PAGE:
What you will find in this how-to:

Some of you may have never run an online session before. That is not a problem. You will not be alone in this! Office is prepared to help you every step of the way. To get you started we put together the following guide:

Who’s who in an online session?

Host / Facilitator / Moderator:

This is the person running the show. They should have the session’s agenda and ensure it is completed, the list of speakers (if applicable), answer questions and call upon speakers if needed to answer them – and should be the overall ‘face of the session’. Depending on the design of the sessions, it might be good for the moderator to keep topical input to a minimum.

Speakers / Presenter:

There can be one or more. These are the participants speaking about the topic, presenting their findings and so forth. In a smaller meeting, it might be that Moderator and Speaker are one and the same person.


This is the member of the Office running tech support for the ongoing session. They will be in the meeting with you but mostly silent, watching to ensure everything runs smoothly and help those who are in need of assistance.

The design a session depends on how you run it / set it up. We, as the Office, suggest to run sessions as a team. So make use of this structure – ask for whom from the Office will be your producer if you need someone as a first sounding board. Then see if you want to run a session as a sole moderator or even split the responsibility with a fellow member – then together you can call upon speakers to join you. If you need input / help never hesitate to contact or from the Office directly.

Webinar? Video conference? What will this session be?

While Zoom does have a Webinar interface, we are currently planning to run all live sessions as a normal ‘video conference call’.

  • All participants will be muted upon entrance.
  • If a participant unmutes themselves during a call, the producer will mute them again.
  • The person speaking will thus have the main space on the screen.
  • Why it’s a good idea to make moderator and speakers not the same person: while the speakers are on, the moderator has time to collect questions from the chat and then pose them / answer them / turn back to one of the speakers. Furthermore, this way the moderator can check for raise hand signs. (Consult this masterlist for links to Zoom tutorials – for example the raise hand feature)
  • If moderator and speaker(s) are one and the same person, ask your producer how you can share responsibilities for the collection of questions and the raise hand feature.

Prepare your moderation

  • When moderating a presentation, have a pre-call with the speaker(s) to learn about the topic and their structure. If you moderate a discussion, prepare a list of arguments and questions to be discussed during the session. Also make sure that if the topic might lead to controversial statements, you know how to react on this and prevent harassment.
  • Think about your audience. To properly moderate a discussion, you need to know the research background of the session members so that you can meet their interests.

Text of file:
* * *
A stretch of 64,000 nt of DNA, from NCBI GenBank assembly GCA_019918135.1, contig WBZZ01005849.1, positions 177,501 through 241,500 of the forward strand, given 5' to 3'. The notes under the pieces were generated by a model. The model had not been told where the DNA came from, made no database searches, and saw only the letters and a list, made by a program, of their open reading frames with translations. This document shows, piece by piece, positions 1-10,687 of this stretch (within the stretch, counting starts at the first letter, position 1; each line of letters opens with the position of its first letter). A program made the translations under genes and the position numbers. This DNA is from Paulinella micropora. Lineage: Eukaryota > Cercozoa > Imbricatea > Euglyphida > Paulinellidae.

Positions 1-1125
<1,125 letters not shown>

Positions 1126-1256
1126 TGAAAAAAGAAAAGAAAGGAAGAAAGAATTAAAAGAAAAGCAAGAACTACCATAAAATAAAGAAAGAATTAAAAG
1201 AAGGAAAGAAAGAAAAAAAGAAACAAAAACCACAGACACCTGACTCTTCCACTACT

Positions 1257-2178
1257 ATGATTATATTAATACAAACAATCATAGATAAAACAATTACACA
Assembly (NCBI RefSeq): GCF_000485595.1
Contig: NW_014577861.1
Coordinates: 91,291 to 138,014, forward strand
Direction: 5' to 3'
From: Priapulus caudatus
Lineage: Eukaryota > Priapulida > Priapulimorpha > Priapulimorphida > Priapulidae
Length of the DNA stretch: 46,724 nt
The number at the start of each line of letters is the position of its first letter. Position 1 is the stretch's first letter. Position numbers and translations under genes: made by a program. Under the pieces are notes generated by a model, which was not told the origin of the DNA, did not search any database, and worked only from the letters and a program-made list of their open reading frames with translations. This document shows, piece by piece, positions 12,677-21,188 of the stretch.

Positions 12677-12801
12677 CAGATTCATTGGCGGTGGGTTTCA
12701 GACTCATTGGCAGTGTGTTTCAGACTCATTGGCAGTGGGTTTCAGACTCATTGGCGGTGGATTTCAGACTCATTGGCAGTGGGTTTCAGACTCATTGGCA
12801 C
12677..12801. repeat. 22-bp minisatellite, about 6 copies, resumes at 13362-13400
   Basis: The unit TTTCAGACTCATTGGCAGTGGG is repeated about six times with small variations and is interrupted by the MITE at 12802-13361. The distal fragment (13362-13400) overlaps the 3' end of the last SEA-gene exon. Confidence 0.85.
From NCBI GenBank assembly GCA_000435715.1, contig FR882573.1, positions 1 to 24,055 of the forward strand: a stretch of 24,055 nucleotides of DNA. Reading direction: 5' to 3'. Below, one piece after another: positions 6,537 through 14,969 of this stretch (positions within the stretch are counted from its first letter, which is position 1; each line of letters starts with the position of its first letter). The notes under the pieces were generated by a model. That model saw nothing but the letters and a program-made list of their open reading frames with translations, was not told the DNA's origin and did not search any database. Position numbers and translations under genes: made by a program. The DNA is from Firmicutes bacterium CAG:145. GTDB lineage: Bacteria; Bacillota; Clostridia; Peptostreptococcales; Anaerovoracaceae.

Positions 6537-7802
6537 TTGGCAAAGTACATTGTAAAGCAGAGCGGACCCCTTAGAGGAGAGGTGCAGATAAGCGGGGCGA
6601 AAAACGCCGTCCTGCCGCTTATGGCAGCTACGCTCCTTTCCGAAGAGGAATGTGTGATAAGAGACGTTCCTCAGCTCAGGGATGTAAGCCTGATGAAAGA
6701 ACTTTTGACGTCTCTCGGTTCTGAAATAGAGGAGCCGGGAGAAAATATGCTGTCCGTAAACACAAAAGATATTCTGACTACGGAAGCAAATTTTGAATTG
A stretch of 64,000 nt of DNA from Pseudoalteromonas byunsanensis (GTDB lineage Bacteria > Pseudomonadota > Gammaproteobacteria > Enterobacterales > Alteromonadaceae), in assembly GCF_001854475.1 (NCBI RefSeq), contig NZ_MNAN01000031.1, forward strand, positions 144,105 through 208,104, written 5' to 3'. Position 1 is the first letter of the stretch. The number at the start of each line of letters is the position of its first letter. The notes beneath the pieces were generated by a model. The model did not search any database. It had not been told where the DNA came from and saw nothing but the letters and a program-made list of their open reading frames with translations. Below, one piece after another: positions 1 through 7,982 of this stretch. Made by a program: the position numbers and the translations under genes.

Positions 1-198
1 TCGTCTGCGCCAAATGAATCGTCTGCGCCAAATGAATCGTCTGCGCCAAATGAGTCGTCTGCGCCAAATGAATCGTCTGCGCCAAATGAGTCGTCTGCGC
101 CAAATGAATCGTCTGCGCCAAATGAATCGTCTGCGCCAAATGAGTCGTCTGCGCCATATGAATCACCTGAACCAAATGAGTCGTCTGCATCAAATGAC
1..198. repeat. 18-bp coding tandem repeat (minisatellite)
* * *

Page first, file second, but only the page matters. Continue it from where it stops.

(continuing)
• Ensure the technical environment you are going to use is well prepared, tested and functional. Have a chat with your producer or read up on most common technical problems and their solutions.
  • Moderating a webinar is different from moderating an in-person meeting. In case you have not moderated a webinar before, you should practice your moderation and go through your bullet points before the actual meeting happens.

How to moderate a webinar

  • First and foremost: Bring in your personality while moderating. There is a reason why you are moderating the meeting. So make sure that you are yourself and that you include your character into the moderation.
  • Start with an Introduction that includes presenting a rough schedule (which is part of your preparation), the topic, and yourself. By doing so, you make sure that every participant get to know the concept of the meeting and will not feel lost or worried about how to conduct a point on the schedule.
  • Depending on the number of participants, you need to decide whether or not to let everyone introduce themselves. This might be a point on the agenda exclusive to smaller meetings. If you are unsure, ask the Office.
  • Keep the time in mind. People tend to talk more during an online call and all participants are involved with their perspective and their research area. Therefore, it is important to regularly check the time and make sure that everyone is able to participate in the discussion/ presentation
  • Keep up with the course. Even though you might have prepared questions for the session, you need to include the results and current topic of the conversation. Nevertheless, if the meeting seems to go off-topic, it is also your task to re-direct the discussion.


Sources for this how-to

  • RECOMMENDED! Webinarexperts.co.uk: “Best Practices (Video): Moderate Webinars Like A Pro!” (LINK)
  • Dummies.com: “How to Work with a Webinar Moderator” (LINK)

If you have more great sources, please send a link to or and we will include it here for your fellow members.